After all subpoenas have been served, depositions taken, hearings attended, and mediation survived, by the time you get to trial, the stakes are pretty high. You can bring on another attorney as co-counsel, have a paralegal spend a day out of the office to be in the courtroom with you, hire couriers to transport boxes and boxes of documents and exhibits to the courthouse, or you can hire a trial technician.
The return on investment for trial technicians is incredibly high when preparing for trial. They can be your case manager, cataloging and indexing all documents from litigation; your demonstrative designer, who will take your key expert’s report and convert it into an easier-to-comprehend image for the jury; and your hot-seat software operator, who will run the software needed to display images, documents, and videos throughout the room.
Trial technicians can be an absolute lifesaver during trial and can ease your stress, both while preparing for trial and presenting at trial. However, there absolutely are aspects of a trial technician’s job that puts some at a higher caliber than others. Below I’ve listed 5 questions to ask your trial technician to ensure they’re the best trial tech for your case.
1. What kind of hardware setup do you use?
When trial tech first came on the scene, it was sufficient to simply place a big screen TV in front of the jury and present the trial that way. Nowadays keeping such a simple setup can slow your pace more so than speed it up. It’s important to verify that you’ll have additional screens for the judge, witness, examining podium, your table, and opposing counsel’s table. This prevents opposing counsel from interrupting and asking for clarification of what page you’re on, the judge losing his or her place, and the witness from stalling because “they can’t find the appropriate section.” The quality of the hardware setup very often affects the efficiency of your presentation.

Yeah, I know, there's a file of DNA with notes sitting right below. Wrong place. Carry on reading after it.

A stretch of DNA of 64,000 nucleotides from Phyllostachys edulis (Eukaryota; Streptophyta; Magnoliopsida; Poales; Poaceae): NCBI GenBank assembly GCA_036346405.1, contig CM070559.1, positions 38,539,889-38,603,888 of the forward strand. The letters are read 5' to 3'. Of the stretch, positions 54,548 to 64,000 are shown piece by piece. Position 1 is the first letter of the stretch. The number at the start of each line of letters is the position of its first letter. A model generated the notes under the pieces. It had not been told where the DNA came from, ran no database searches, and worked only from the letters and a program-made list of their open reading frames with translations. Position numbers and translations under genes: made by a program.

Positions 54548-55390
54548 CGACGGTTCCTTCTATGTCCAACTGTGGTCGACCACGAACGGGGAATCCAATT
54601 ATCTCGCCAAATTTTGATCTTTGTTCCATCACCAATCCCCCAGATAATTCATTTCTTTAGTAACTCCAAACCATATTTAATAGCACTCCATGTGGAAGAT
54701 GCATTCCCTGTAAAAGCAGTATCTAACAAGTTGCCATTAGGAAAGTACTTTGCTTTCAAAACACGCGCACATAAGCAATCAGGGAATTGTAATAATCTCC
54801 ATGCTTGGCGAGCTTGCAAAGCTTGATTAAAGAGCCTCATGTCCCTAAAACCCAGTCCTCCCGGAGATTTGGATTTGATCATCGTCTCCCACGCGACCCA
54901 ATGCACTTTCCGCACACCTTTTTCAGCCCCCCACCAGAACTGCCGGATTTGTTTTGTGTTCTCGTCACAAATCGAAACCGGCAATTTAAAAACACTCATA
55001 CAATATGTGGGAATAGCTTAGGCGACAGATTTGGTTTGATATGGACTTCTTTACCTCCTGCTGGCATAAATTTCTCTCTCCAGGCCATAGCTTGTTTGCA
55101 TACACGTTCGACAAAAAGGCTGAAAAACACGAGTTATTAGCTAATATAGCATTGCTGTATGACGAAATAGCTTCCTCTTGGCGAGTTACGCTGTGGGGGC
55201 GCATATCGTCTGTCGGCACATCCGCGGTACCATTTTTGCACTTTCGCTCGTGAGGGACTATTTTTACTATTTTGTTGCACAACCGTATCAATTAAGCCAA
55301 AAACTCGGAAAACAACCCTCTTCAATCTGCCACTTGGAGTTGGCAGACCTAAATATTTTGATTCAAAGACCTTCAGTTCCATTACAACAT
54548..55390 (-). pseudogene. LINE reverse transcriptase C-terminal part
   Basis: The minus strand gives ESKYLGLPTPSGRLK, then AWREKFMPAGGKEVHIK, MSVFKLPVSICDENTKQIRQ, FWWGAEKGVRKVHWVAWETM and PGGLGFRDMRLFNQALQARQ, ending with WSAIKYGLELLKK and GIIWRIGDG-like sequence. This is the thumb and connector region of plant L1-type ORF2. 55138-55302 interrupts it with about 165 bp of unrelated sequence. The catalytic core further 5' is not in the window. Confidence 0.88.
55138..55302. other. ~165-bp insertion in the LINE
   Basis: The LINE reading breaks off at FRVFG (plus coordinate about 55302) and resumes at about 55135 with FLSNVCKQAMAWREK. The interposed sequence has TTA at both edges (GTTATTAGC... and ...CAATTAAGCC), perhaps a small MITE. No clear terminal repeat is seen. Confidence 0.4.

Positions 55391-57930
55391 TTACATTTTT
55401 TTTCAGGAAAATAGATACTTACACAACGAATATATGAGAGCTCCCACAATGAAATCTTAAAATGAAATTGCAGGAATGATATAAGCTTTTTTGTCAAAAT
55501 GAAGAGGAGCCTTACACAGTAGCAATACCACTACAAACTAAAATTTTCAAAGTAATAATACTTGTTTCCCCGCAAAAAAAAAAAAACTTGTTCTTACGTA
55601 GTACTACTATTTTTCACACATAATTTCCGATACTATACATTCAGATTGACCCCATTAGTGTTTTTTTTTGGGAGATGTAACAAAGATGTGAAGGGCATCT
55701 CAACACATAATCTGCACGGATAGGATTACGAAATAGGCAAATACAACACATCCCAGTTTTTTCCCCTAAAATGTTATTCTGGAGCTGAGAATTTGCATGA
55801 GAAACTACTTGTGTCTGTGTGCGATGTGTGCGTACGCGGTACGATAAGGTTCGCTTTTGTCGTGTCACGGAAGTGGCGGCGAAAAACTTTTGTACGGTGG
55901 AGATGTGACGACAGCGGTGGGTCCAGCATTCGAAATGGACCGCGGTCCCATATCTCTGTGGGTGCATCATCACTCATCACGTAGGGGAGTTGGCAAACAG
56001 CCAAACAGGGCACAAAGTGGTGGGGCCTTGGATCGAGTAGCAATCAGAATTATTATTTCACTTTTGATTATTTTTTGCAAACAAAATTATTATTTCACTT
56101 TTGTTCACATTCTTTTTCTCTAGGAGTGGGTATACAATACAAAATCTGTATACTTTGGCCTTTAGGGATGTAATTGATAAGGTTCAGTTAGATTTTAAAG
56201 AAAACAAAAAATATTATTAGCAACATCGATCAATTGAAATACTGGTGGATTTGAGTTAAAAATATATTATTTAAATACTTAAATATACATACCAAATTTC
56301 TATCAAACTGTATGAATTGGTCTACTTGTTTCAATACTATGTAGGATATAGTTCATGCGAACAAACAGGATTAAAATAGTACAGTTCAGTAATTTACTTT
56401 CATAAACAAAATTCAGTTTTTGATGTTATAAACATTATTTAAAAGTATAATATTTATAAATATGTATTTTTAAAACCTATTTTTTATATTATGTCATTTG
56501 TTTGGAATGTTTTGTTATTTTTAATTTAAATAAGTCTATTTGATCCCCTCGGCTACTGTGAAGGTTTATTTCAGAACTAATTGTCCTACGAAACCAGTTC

2. What are your contingency protocols?
Phones run out of battery, cars break down, and trial presentation equipment often malfunctions as well. Sometimes, it’s just a cable becoming unplugged and the fix is easy. Other times, projector light bulbs burn out, power strips short out, and laptops stop working altogether. If there aren’t contingency protocols in place to prepare for potential catastrophes, you’re taking a huge gamble with your case. Make sure your trial tech is ready for potential disasters so that you don’t have to change your presentation plan on the fly.
3. Which presentation software do you use?
While most presentation software only have small differences between them, some have significantly lesser capabilities. For example, most trial software designed to operate via tablet, such as TrialPad or Trial Director for iPad, will have severely reduced document search functions, so if your case is very document-intensive, you will want to avoid these kinds of software. My personal favorite software is Trial Director, but Sanction is a close second.
4. Do you have a price sheet you can give me?
While this isn’t the norm, some trial technicians will nickel-and-dime you and expense every aspect of their work to your firm. I’ve met trial techs from other firms who have no issue charging for each sheet of paper printed, mile driven, and even their lunches during the trial, while also charging an hourly rate while printing, driving, and eating. So ask this question to make sure you’re only paying for what you can’t do yourself, and not for the extra things you don’t really need someone else doing.
5. What do you need from us?
If you’ve gotten this far in the conversation, it’s time to start asking what the trial tech needs to work with and how much work it will be for you to prepare it for them. Some trial technicians are unable to work with office documents, while others need specific video formats. This is also a great time to discuss turn-around times, due dates, and preferences like Bates Stamp formatting.
So now you know a few extra questions to ask when meeting with your first trial technician. And in case you’re altogether unfamiliar with trial tech and your first few questions are about capabilities and services, don’t forget, Orange Legal offers complimentary initial trial consultations. Feel free to reach out to request one.